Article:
Easy rules for an array of improvised traps help you and your commoner-comrades keeping the upper hands and the most useful wondrous items are also compiled for your convenience - including a bunch new ones. All of these, ultimately, though, can only do so much - hence, the next chapter is of tantamount importance: Tactics. This section, quite frankly, is gold and not only useful for commoner-centric games. At the same time, though, I wished the one tactical encounter-map that highlights the generation of choke-points, would be different: One side's obstacles are coffins and, quite frankly, an undead horde can get over these, rendering the visualization of this advice subpar. This does not impede the validity of the text, though. The handy lists of combat advantages and disadvantages and basic pieces of advice for GMS are also appreciated. A sample way of taking down an adventurer party is depicted in a step-by-step-process and a similar scenario is provided for a a party of lvl 1-commoners vs. a CR 4 monster.


Obviously, the commoner-experience is not only about metagaming concerns and different approaches - it is also about getting into the mindset of the commoner and thus, roleplaying advice and the role of the community are further emphasized. 5 sample level 1 commoners, 1 sample CR 8 character and finally, the CR 18 character Mr. Feckle also gets his statblocks. That being said, he is a great example on why the CR-system isn't perfect - one of my 8th level characters, anyone of them, could easily take him down. Again, though, this is not explicitly this book's fault.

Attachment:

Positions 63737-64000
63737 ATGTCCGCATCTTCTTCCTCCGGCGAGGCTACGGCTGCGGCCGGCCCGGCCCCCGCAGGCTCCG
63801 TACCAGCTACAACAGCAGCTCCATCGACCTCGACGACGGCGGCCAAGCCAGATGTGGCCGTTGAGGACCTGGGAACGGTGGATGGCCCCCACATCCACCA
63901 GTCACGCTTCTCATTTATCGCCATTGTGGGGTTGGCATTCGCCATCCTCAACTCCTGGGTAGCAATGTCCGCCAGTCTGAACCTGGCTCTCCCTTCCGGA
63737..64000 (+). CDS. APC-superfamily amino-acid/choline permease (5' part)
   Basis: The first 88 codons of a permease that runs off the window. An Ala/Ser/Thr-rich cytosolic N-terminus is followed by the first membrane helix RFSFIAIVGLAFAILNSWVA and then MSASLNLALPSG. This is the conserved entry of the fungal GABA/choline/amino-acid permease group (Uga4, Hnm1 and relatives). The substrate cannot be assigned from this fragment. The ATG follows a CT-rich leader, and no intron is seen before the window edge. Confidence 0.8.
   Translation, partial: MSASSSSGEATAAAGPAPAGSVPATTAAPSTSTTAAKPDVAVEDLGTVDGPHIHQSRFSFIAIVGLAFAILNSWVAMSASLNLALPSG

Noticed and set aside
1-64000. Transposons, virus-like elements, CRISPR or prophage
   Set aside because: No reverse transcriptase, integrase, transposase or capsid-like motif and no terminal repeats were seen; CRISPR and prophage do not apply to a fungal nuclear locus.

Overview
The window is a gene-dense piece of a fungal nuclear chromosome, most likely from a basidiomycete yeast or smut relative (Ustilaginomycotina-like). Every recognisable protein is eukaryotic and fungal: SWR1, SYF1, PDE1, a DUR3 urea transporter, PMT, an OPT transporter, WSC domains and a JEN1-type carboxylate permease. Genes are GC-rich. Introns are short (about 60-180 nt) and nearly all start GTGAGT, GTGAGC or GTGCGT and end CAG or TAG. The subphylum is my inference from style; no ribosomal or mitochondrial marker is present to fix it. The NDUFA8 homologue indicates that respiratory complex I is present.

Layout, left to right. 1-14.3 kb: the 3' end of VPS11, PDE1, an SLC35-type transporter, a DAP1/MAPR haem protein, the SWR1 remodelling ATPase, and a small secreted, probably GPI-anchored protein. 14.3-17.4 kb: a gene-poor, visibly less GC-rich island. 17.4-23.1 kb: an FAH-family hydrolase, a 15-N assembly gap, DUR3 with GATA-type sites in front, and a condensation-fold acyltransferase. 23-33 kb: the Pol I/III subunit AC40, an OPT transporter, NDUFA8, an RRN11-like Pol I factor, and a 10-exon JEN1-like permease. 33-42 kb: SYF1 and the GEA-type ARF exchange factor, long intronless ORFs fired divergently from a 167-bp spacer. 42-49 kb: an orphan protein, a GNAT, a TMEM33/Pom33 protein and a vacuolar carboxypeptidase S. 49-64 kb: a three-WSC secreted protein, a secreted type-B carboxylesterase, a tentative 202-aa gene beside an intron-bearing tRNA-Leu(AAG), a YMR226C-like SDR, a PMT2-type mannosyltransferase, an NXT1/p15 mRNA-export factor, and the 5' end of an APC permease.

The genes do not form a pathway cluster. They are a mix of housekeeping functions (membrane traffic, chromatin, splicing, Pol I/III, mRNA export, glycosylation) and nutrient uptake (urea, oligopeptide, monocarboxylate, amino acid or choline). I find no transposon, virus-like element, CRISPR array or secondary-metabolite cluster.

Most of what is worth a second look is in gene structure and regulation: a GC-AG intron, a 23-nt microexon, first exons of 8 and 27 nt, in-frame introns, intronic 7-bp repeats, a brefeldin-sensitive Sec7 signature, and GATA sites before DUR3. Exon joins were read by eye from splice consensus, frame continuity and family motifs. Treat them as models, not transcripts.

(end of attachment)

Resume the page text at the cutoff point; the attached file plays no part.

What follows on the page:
The pdf ends with a sample adventure: The premise being that the PCs are failed adventurers turned cooks - and the adventure is hilarious. From being afraid of the nagaji who gives them their task to getting the (dangerous!) ingredients to die, challenges include chopping onions sans irritation - better yet, there are optional modifications for the quest and pregens, all ready to go. And no, I'm not going into the details - the story is solid and amusing, challenging and structure-wise, pretty straight-forward - a surprisingly nice supplemental module.


Conclusion:


Editing and formatting are very good, I noticed no significant glitches. Layout adheres to a two-column full-color standard that is pretty easy to read. The pdf sports numerous solid, comic-style full-color artworks and the pdf comes with extensive bookmarks, including nested bookmarks. Navigation is comfortable. Going a step beyond, the pdf comes with a printer-friendly b/w-version as well as with an interactive version that has a 3-column landscape layout-standard and makes use of this book with electronic media exceedingly easy.